Fed: Rates likely to remain near zero through 2014; inflation target set at 2 percent

Posted Jan. 25, 2012, at 8:19 p.m.

WASHINGTON — The Federal Reserve said Wednesday that it would keep interest rates near zero through 2014 or longer to help boost the economy and for the first time set an explicit inflation target of 2 percent, signaling that the central bank is frustrated with the weak pace of growth.

The decision to maintain extraordinarily low interest rates extends the Fed’s earlier time frame by 18 months, and in a news conference after the announcement, Chairman Ben Bernanke said the central bank was prepared to take more action if necessary to keep the economy moving. Bernanke did not say what tools the Fed might use, but in the future it could, for example, buy up additional mortgage assets to drive down rates.

By announcing an inflation target of 2 percent, Bernanke said the Fed believed that making the public more aware of what was behind the central bank’s decisions would help ease financial conditions and maintain price stability. He said the Fed was not concerned about rising inflation.

The action on interest rates reflects Fed projections that the unemployment rate is likely to remain well north of 7 percent for three more years, but it did not say how far the jobless rate would have to drop before it considers tightening its monetary policy.

“The maximum level of employment is largely determined by non-monetary factors that affect the structure and dynamics of the labor market,” the Fed statement said. “These factors may change over time and may not be directly measurable. Consequently, it would not be appropriate to specific a fixed goal for employment.”

The vast majority of the Fed leaders agreed with the decision on interest rates. Eleven Fed leaders said it is appropriate to start raising rates in 2014 or beyond, 18 months longer than previously planned; just six said it is more appropriate to raise rates this year or next. Previously the Fed said it would keep interest rates near zero through mid-2013.

Most Fed leaders also suggested that when the central bank does act to raise interest rates it should do so very gradually. Most believe that interest rates should still be well below 1 percent at the end of 2014, according to the projections.

The Fed’s predictions for economic growth, inflation and the unemployment rate stayed largely unchanged since the November meeting. The Fed slightly reduced its projections for economic growth this year to between 2.2 percent and 2.7 percent, though it predicted a slightly better unemployment rate of 8.2 percent to 8.5 percent.

The Fed said it expects inflation to come in slightly below 2 percent, which it generally regards as appropriate.

The Fed has been under intense pressure to take major new steps to drive economic growth, but it did not announce any significant new measures to do so. Instead, the Fed added new language to its closely watched policymaking statement, pledging to be “highly” supportive of economic growth.

The Fed noted that “the economy has been expanding moderately” and that there has been “further improvement in overall labor market conditions,” underscoring recent drops in the nation’s unemployment rate. But the central bank also highlighted persistent challenges, including the depressed housing market and financial crises abroad, that stand in the way of a more rapid economic reco very.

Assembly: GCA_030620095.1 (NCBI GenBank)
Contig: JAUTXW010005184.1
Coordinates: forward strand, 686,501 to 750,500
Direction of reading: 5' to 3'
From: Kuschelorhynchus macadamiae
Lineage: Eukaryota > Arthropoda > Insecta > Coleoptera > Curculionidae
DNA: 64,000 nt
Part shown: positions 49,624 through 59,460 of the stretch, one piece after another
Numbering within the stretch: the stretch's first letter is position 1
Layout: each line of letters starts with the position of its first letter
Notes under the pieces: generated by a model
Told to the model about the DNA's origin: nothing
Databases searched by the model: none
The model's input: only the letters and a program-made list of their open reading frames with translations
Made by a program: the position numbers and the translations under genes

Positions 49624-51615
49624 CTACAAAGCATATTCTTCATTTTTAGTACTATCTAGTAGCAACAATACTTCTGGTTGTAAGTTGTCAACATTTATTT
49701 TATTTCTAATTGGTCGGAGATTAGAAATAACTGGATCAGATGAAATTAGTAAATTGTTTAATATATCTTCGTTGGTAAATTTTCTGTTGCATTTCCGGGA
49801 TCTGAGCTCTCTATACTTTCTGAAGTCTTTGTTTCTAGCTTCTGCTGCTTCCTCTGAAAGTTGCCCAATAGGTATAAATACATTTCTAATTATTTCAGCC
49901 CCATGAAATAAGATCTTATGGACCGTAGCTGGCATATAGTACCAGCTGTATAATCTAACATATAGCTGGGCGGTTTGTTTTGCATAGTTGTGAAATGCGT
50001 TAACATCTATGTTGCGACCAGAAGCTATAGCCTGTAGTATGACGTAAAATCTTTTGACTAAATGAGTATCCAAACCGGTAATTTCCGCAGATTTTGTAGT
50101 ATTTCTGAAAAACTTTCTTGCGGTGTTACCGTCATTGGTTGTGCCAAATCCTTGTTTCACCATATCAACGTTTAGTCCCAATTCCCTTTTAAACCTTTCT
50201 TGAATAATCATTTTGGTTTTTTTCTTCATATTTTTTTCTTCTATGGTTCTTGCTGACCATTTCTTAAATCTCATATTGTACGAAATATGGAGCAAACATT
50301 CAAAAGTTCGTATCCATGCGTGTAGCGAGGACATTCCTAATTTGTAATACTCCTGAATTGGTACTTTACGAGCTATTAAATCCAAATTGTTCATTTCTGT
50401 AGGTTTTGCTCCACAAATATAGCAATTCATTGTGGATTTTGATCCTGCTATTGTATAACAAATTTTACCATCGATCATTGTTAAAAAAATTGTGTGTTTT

Bernanke noted at the news conference that even under ultra-low interest rates, “the weakness in the housing sector is why the recovery is going slow,” as the nation tries to resolve deep problems in financing and refinancing mortgages.

Responding to a question on President Barack Obama’s proposal to allow homeowners who are current on their payments to refinance mortgages at the prevailing low interest rates, the Fed chief said that “it seems very likely that principle forgiveness could be helpful in reducing delinquencies . . . (but) a lot depends on how it’s structured.”

Only one Fed official, Jeffrey Lacker of the Federal Reserve Bank of Richmond, voted against the policy statement, saying he did not want to describe how long the Fed expected to keep interest rates at record low levels. That lone dissent was a sign of greater consensus at the central bank, which was highly divided last year over the course of policy.

With Congress paralyzed by partisan politics, the central bank faces intense pressure as one of the few government institutions that can foster economic growth. Its actions to serve that mission have drawn critics from all sides.

Some say the Fed has repeatedly underestimated the challenges facing the economy and, as a consequence, has not responded strongly enough. But others have railed against any new stimulative measures, fearful of sparking inflation or new financial bubbles.

To make the most of their low-interest-rate policies, Fed officials have urged Congress and the Obama administration to make it easier for Americans to take advantage of those policies such as relaxing standards for refinancing home mortgages.

Obama announced such a policy — a large expansion of mortgage financings — Tuesday night in his State of the Union address, but the proposal requires congressional approval.

Bernanke has pushed for greater openness at the Fed since he took office five years ago. The chairman hopes that by routinely giving the public more information about the Fed’s expected plans, it will be easier for the central bank to influence the markets.

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